Sometimes when I watch competition dressage I am disheartened by the mechanical movements that seem to get the high scores. The whole discipline begins to look labored and the horses look constrained and unhappy.

And then I see what Keil Bay does when he feels good and wants to show off, and what Cody does too. The fact that what they are doing with their bodies so obviously FEELS GOOD to them is all the difference between classical dressage and competition dressage.

Watching horses in double bridles, muzzle to chest, looking like something is going to literally explode out of their necks, always causes me to tighten up. I feel the muscles in my shoulders clench, feel my own neck draw up as though it's being pulled out of alignment with the rest of my body.

But this morning, watching the Big Bay and Cody, my entire body relaxed. I felt like my legs had taken root in the earth, and yet at the same time my upper body felt free and flowing. It occurred to me that this is the way to judge what you see when you watch horses being ridden. How does YOUR body feel?

With every step the two geldings took this morning, I could feel the movement as if I were riding it. And I wonder, when I get back on either/both, if that sensation will carry through and bring my own lightness and balance up a notch.

I suspect it will. Even now, writing about it, my body feels soft and supple. Poetry in motion. A simple but profound gift.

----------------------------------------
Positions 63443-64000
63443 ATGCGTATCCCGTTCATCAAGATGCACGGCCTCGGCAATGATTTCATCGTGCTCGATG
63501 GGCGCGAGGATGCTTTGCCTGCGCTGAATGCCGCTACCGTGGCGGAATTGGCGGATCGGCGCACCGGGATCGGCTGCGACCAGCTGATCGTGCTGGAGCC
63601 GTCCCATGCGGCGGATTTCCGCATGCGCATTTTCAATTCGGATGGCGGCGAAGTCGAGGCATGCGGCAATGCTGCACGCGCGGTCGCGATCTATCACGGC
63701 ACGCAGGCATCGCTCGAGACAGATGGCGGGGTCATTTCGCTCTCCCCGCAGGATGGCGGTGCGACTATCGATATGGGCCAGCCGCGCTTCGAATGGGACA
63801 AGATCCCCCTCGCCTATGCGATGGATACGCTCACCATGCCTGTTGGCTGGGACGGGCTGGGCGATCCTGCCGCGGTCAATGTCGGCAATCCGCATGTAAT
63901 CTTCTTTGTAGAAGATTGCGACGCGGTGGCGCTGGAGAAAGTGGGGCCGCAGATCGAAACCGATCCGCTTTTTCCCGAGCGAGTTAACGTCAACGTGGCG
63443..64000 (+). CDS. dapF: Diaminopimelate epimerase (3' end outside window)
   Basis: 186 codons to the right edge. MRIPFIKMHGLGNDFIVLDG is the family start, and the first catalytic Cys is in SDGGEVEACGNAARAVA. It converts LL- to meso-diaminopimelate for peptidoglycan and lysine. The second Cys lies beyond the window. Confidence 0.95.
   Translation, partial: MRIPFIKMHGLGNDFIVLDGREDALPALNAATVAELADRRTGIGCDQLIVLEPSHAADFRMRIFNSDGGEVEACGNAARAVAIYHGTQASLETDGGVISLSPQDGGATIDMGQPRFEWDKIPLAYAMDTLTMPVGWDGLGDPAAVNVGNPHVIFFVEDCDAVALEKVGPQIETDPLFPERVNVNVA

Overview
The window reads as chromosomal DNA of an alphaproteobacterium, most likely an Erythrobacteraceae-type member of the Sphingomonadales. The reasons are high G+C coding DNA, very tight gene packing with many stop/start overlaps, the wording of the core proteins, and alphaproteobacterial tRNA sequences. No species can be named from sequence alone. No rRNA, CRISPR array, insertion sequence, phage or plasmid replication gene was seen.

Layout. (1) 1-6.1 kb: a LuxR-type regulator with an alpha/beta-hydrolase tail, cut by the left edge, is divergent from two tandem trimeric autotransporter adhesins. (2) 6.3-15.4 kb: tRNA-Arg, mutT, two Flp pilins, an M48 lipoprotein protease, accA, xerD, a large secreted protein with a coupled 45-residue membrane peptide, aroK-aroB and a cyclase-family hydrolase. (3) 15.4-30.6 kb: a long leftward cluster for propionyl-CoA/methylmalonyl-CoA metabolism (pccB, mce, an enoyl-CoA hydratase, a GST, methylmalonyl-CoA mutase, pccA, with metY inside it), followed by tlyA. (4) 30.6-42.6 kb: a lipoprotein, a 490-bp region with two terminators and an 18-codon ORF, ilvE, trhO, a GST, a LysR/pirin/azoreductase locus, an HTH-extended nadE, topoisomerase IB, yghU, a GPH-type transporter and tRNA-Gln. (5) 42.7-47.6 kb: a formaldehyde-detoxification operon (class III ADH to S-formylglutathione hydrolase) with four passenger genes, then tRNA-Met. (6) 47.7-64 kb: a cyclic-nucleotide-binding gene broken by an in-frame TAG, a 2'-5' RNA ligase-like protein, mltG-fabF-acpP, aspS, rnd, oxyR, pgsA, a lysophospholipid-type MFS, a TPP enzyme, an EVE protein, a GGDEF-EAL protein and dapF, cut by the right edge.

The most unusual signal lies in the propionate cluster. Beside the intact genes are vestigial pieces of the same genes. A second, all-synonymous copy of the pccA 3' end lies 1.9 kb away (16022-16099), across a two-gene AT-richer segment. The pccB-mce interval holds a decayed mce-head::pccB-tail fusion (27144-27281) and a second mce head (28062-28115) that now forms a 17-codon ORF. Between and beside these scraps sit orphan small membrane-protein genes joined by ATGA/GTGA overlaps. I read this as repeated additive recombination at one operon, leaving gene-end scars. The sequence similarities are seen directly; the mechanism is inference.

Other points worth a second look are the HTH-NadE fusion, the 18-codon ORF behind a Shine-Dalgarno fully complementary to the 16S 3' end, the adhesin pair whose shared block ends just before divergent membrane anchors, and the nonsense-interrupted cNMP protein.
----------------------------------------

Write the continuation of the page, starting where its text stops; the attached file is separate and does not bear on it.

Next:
16 comments:

Kate said...

What a beautiful thing to see - those moments are indeed fortunate!

Grey Horse Matters said...

There's no doubt that horses moving freely with their bodies relaxed and flowing look absolutely beautiful. It's a shame most competitors don't carry it over to the arena.

Feeling your own body move in sync with theirs should be what we all strive for in our riding.

billie said...

Kate, I was happy to be right there as they danced. It's not actually all that rare or fleeting to see them do so, but given that Cody has PSSM issues I feel relief each time I see him move so well, and Keil Bay defies the aging process for me each time he floats around the arena or across the field.

I'm lucky they are healthy, happy, and in my life. :)

billie said...

Arlene, it always surprises me in the moment when I see them move and my own body relaxes. This must be why so many people, even those who don't ride or live with horses, enjoy them. They have therapeutic effect on us, physically, mentally, spiritually.